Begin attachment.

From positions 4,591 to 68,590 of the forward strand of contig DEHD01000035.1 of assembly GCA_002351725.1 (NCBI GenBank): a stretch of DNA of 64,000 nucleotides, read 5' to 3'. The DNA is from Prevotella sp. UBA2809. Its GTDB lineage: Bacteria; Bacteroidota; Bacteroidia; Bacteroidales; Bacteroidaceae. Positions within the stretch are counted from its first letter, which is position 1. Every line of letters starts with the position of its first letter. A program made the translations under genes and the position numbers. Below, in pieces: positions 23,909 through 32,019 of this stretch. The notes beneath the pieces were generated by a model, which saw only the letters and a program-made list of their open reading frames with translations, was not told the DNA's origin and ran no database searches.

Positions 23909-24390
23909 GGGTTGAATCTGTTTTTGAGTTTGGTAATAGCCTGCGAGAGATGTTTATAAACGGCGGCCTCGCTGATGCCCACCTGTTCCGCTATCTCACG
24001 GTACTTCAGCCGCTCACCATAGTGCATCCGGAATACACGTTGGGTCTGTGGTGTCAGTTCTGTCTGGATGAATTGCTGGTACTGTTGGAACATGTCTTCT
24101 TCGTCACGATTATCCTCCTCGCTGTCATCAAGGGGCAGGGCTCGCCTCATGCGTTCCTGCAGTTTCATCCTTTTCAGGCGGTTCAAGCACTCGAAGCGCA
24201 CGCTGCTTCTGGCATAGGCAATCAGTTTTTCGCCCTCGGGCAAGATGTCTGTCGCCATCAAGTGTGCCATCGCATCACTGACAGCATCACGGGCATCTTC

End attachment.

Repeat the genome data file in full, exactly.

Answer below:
From positions 4,591 to 68,590 of the forward strand of contig DEHD01000035.1 of assembly GCA_002351725.1 (NCBI GenBank): a stretch of DNA of 64,000 nucleotides, read 5' to 3'. The DNA is from Prevotella sp. UBA2809. Its GTDB lineage: Bacteria; Bacteroidota; Bacteroidia; Bacteroidales; Bacteroidaceae. Positions within the stretch are counted from its first letter, which is position 1. Every line of letters starts with the position of its first letter. A program made the translations under genes and the position numbers. Below, in pieces: positions 23,909 through 32,019 of this stretch. The notes beneath the pieces were generated by a model, which saw only the letters and a program-made list of their open reading frames with translations, was not told the DNA's origin and ran no database searches.

Positions 23909-24390
23909 GGGTTGAATCTGTTTTTGAGTTTGGTAATAGCCTGCGAGAGATGTTTATAAACGGCGGCCTCGCTGATGCCCACCTGTTCCGCTATCTCACG
24001 GTACTTCAGCCGCTCACCATAGTGCATCCGGAATACACGTTGGGTCTGTGGTGTCAGTTCTGTCTGGATGAATTGCTGGTACTGTTGGAACATGTCTTCT
24101 TCGTCACGATTATCCTCCTCGCTGTCATCAAGGGGCAGGGCTCGCCTCATGCGTTCCTGCAGTTTCATCCTTTTCAGGCGGTTCAAGCACTCGAAGCGCA
24201 CGCTGCTTCTGGCATAGGCAATCAGTTTTTCGCCCTCGGGCAAGATGTCTGTCGCCATCAAGTGTGCCATCGCATCACTGACAGCATCACGGGCATCTTC